The Blackout Book Club
By Amy Lynn Green
Reviewed by Sonya VanderVeen Feddema
When Avis Montgomery’s brother, the local librarian, leaves to serve in Europe in 1942, he asks her to promise to keep the library open. Avis, who doesn’t like to read anything but magazine articles, assures him that she will. But when the library’s owner threatens to shut down the library, Avis impulsively starts a book club for the community that will meet at the library.
Book club members Avis, Louise, Ginny, and Martina face their own inner battles, but when the threat of nearby U-boat attacks intensifies and the war seems ever closer, the four hesitantly but surely begin to share the contours of their past and present lives, and their emotional burdens are lightened as they are carried in community. (Bethany House Publishers)
Sumo Do, Sumo Don’t
Reviewed by Sara Kyoungah White
Based on the award-winning 1992 Japanese film of the same title, this 2022 comedy drama television series follows Ryota Moriyama, a senior at Kyoritsu University who joins the school’s sumo club so he can graduate on time. The formerly well-known club is now on the brink of collapse and has only one member, a female student named Honoka Oba. Over the course of the series, the club grows in membership to include an unlikely but charming cast.
If you don’t mind reading subtitles and seeing men clothed only in mawashi, Sumo Do, Sumo Don’t will stand out as a refreshingly wholesome series that champions the underdog and inspires us toward greater perseverance, devotion, and community. (Disney+)
Poor Bishop Hooper
Reviewed by Sam Gutierrez
Leah and Jessie Roberts searched for a creative and memorable band name that pointed to Jesus in some way. A friend suggested Poor Bishop Hooper, after Bishop John Hooper, an Anglican Bishop who was martyred in 1555.
Over the years, what started out a simple musical duo has developed into a multifaceted performance experience that has included a full band, a multimedia version of the Stations of the Cross (Golgotha Experience), a collection of art and music for Advent (Firstborn), and a three-year pandemic project where they wrote new tunes for all 150 psalms and released them on YouTube.
Through their lives and music, they embody the passion, love, and simplicity of the Anglican bishop from whom they derive their name—Poor Bishop Hooper. (Poorbishophooper.com)
Reviewed by LeMarr Jackson
Black Adam’s people were severely mistreated, and they needed someone to set them free, not unlike the story of Moses and the Israelites.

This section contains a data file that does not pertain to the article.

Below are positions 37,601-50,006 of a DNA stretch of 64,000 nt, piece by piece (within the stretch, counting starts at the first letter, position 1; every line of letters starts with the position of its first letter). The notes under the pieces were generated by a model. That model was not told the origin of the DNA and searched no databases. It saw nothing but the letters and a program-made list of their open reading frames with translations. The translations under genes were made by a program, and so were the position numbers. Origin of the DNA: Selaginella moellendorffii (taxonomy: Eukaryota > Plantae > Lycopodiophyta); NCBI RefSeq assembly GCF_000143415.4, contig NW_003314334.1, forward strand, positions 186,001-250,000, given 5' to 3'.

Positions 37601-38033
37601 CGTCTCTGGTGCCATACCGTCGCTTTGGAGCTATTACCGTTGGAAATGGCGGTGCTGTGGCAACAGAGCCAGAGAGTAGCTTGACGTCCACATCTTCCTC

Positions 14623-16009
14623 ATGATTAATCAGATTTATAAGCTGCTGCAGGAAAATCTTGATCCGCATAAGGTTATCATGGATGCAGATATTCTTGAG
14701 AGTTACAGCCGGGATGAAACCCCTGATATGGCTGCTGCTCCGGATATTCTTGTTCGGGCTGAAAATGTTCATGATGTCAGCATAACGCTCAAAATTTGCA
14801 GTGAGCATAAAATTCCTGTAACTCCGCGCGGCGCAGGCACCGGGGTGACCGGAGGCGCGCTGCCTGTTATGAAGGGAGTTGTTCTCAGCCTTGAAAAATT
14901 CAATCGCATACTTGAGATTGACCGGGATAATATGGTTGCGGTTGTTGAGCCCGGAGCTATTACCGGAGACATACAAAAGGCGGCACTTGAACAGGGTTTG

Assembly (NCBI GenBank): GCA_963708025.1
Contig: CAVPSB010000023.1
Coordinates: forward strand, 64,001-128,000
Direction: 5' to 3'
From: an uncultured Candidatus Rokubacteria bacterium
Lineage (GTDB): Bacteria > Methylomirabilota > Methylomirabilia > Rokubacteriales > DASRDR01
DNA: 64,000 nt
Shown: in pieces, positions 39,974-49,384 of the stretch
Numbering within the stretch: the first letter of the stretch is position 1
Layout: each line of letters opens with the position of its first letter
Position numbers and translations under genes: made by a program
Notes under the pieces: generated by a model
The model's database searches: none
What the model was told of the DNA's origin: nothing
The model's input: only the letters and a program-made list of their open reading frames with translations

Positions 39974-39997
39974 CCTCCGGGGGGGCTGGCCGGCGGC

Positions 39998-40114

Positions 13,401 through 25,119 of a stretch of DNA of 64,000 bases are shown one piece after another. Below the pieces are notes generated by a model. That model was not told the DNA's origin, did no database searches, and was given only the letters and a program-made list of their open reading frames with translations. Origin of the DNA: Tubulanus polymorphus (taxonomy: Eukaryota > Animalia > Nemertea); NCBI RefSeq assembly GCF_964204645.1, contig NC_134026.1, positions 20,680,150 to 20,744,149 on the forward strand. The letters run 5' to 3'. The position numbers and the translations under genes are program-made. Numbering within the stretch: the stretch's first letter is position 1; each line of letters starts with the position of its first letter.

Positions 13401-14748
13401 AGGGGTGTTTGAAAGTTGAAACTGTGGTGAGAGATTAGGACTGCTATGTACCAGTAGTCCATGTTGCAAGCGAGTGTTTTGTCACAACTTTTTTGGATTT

But superhero Black Adam (Dwayne Johnson) is flawed, and his idea of justice at first is synonymous with revenge. His actions also lack direction—so much so that his people aren’t sure whether to revere Adam or fear him.
However, Adam tries to carry on the legacy of the chosen one who sacrificed his life for him and gave him his power. He begins to find a new direction. Where he once sought revenge, he now commits to using his power to defend the oppressed people of Khandaq. Adam says it best, “Khandaq has always had heroes. And it still does,” Adam says. “What it needs now is a protector.” (Amazon Prime, HBO Max, Hulu)
Growing Up Evangelical: In Testimony, Jon Ward tells the engaging story of his upbringing in and eventual break from an influential evangelical church in the 1980s and ’90s. Ward sheds light on the evangelical movement's troubling political and cultural dimensions, tracing the ways in which the Jesus People movement became politically captive rather than prophetic. (Brazos)
Are You There God? It’s Me, Margaret: In the big-screen adaptation of Judy Blume’s classic coming-of-age book, 11-year-old Margaret (Abby Ryder Fortson) is uprooted from her life in New York City and moves with her family to the New Jersey suburbs, where she goes through the messy and tumultuous throes of puberty with new friends in a new school. (Lionsgate, in theaters April 28)
Olivia Colman Plays Miss Havisham: In a new Hulu series, Charles Dickens’ 1861 book Great Expectations comes to life in the story of Pip, an orphan who yearns for a greater lot in life. (Hulu, March 26)
A Symphony of Secrets: A gripping page-turner about a professor who uncovers a shocking secret about the most famous American composer of all time—that his music was stolen from a young Black composer named Josephine Reed. By Brendan Slocumb, author of The Violin Conspiracy. (April 18, Anchor Books)